Cathedral of Saints Peter and Paul, Providence

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Cathedral of Saints Peter and Paul, Providence
The Cathedral of Saints Peter and Paul is a Roman Catholic cathedral at Cathedral Square in Providence, Rhode Island, United States. It is the mother church of the Diocese of Providence. The Romanesque church was built in 1878 by Patrick C. Keely and added to the National Register of Historic Places in 1975.

On December 10, 1837 a small cement structure costing $12,000 was opened and the first mass was celebrated at the church of Sts. Peter and Paul. Within the next five years, the population of Catholics continued to grow and flourish. In 1844, a new Diocese was formed with its See at Hartford, Connecticut. Its Bishop, William Tyler elected to take up residence in Providence, as the majority of Catholics resided there. As the number of Catholics in the region continued to grow, the Sts. Peter and Paul Church building could not accommodate the increasing numbers of Irish Catholic immigrants. By 1872 the Catholic population in the Diocese had risen to 200,000. Bishop McFarland had expressed interest in building a new and larger Cathedral but did not obtain the support for it at the time. Upon Bishop Mcarland's request for a reduced area to serve in 1871 due to failing health, Pope Pius IX established the Diocese of Providence that encompassed Rhode Island, southeastern Massachusetts and Martha's Vineyard. In April 1872, Father Thomas Hendricken became the first Bishop of the new diocese of Providence. The new diocese, at the time of its inception, recorded a Catholic population of 125,000; forty-three churches; fifty-three priests; six academies; nine parish schools with 4,225 students and one orphan asylum. Just as his predecessor, Bishop Hendricken was also in favor of building a new Cathedral church to replace the current decrepit and inadequate structure. Before this could be accomplished, a $16,000 debt of the parish had to be paid before any building began. Bishop Hendricken worked tirelessly, day in and day out to get the Cathedral built. In 1872 the debt was paid off and preliminary construction planning began. In 1873 Patrick C. Keely was selected to draw up the plans for one of the finest churches in the country. In 1874 work on the foundation of a temporary church for worshippers was begun when Bishop Hendricken signed a contract for the church building at a cost of $18,950. The old rectory was torn down and a new one built at the corner of Fenner and Pond Streets where it still stands to this day. The cornerstone of the current Cathedral was laid in 1878. Bishop Hendricken had set aside $10,000 each year toward the building of the new structure. He also mounted a series of fundraising campaigns to keep construction going. By 1882 the roof was completed, allowing completion of the interior to begin. However, that year Bishop Hendricken's failing health gave out and he died before the Cathedral was completed. His funeral Mass was the first to be celebrated in the not quite finished Cathedral. At the time of his death $300,000 had been expended. In June 1889, more than a decade after construction began, the completed Cathedral was finally consecrated by Bishop Matthew Harkins. After nearly 80 years of use the Cathedral underwent a major renovation, intended to be completed in time for the 100th Anniversary of the foundation of the Diocese. The work was initiated by Bishop Russell J. McVinney, the 5th Bishop of Providence; however, much like his first predecessor, Bishop McVinney did not live to see the completion of the newly renovated Cathedral. In 2006 the basement of the Cathedral which holds the church hall was renovated to accommodate parish gatherings and diocesan functions. In addition, the basement crypt was dismantled. A new stone tomb was laid in the upper church, as a final resting place for Bishop Hendricken. It was thought that Bishop Hendricken deserved a more prominent place in the building, as the Cathedral is considered to be his legacy. The other bishops buried in the crypt were moved to a mausoleum in Cranston.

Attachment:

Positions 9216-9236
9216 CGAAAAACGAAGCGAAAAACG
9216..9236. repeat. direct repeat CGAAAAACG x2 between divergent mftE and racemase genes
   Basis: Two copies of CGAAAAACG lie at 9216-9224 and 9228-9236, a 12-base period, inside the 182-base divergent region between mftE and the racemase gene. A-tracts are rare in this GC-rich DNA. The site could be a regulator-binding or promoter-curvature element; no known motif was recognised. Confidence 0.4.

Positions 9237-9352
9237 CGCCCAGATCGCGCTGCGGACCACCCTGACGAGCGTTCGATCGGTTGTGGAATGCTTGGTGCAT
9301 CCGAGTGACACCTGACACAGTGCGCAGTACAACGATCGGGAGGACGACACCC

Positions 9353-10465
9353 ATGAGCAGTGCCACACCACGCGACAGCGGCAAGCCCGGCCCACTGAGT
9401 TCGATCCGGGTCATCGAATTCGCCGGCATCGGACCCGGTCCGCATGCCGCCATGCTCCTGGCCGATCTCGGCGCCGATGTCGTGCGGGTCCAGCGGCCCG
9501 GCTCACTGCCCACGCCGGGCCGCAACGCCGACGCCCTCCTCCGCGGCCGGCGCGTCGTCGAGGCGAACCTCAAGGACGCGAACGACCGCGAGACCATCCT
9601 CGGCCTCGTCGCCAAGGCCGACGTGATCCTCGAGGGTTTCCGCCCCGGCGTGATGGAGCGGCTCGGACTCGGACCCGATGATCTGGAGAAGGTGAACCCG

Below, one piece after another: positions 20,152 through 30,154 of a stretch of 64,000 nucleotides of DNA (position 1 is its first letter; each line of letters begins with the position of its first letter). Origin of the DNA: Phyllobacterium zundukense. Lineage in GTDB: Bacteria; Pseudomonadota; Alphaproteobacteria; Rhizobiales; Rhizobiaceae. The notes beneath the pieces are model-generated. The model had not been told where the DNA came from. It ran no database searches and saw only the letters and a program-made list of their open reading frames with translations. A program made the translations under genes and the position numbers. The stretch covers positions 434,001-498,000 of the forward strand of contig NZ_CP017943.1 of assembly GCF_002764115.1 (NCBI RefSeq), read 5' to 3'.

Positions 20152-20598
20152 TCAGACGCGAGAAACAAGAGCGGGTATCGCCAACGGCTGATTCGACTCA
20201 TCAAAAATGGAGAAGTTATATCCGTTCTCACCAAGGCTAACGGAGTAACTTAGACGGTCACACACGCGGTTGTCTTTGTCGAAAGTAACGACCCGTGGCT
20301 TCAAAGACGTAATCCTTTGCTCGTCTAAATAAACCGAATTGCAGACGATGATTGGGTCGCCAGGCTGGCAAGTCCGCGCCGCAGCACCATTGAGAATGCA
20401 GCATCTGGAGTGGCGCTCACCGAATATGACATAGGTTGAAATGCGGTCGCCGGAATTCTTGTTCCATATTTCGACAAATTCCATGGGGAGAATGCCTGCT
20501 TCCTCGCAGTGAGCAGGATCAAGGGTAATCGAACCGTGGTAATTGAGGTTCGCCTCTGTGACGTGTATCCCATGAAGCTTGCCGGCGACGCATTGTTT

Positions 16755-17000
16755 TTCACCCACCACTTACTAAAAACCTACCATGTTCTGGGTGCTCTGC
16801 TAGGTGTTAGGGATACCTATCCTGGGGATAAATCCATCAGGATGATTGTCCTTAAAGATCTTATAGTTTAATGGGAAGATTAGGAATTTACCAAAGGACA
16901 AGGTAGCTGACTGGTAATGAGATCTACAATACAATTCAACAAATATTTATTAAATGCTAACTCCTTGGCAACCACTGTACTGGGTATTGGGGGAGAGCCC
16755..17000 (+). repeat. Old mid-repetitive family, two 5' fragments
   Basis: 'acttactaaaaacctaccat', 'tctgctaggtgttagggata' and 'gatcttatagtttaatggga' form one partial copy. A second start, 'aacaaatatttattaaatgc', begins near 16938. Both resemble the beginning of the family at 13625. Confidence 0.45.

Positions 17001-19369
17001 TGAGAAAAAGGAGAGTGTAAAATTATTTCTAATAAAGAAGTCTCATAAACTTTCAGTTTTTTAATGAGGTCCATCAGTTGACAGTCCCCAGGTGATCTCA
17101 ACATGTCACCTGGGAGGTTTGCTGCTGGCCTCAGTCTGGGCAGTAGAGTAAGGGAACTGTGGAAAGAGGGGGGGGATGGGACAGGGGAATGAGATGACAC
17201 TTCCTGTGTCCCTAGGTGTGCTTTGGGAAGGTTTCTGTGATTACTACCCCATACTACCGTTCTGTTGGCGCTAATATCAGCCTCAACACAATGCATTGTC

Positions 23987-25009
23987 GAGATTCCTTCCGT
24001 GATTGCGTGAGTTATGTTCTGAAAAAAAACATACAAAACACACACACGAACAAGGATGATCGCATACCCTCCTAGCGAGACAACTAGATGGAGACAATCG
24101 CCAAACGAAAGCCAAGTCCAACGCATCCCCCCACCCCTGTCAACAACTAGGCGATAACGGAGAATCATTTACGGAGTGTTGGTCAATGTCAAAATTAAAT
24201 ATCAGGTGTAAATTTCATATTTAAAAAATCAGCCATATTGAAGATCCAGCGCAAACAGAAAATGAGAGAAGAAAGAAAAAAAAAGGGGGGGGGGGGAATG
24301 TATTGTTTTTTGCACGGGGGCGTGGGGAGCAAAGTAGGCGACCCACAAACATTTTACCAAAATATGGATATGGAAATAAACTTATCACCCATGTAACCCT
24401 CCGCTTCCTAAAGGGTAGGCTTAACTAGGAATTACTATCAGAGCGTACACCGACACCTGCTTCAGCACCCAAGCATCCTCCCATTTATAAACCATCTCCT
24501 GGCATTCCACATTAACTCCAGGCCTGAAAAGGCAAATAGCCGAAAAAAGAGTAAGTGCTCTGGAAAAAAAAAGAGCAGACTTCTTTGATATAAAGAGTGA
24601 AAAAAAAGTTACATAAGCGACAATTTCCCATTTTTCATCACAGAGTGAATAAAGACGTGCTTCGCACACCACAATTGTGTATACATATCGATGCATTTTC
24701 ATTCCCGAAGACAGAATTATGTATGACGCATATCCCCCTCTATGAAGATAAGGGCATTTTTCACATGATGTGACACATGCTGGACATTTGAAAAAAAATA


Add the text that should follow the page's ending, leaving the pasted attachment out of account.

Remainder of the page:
The Cathedral's interior bears close resemblance to Holy Name Cathedral, the Seat of the Archdiocese of Chicago. The firm of Keely, Patrick Charles and Schlacks designed both buildings. The tabernacle was cast in bronze by X. Corberro and Sons of Barcelona, Spain. The small finial ornament atop the tabernacle took some 58 hours to complete. The main altar is built of Verde Issoire, a green marble quarried in the French Alps. Green marble serves as decorative wainscoting along the walls and comprises the interior columns along the nave. The ceiling contains large gothic arches, along with several oil paintings. Stained glass windows feature scenes from both the new and old testaments and are fashioned from antique Munich Glass as are the West Rose Window, East Rose Window and Great Circular Window. A large stone sarcophagus lies in the West Transept, containing the remains of Bishop Thomas Francis Hendricken, first bishop of Providence.

The building is constructed of Connecticut Brownstone and is one of the more prominent pieces of architecture in the city of Providence. There are two spires which contain four church bells representative of the Four Evangelists: Matthew, Mark, Luke and John. They were cast in a Dutch foundry and were dedicated in 1968 by the late Bishop McVinney.

Built by the Casavant Frères company of Saint-Hyacinthe, Quebec, and installed in 1972 in the North Transept. It consists of four 56-key manuals, a 32-key pedalboard, 73 stops and 125 ranks. There are 6,616 pipes ranging from 6 inches to 32 feet in length. This is the largest mechanical action organ in North America and one of the largest ever built by Casavant Frères.

Building Activity

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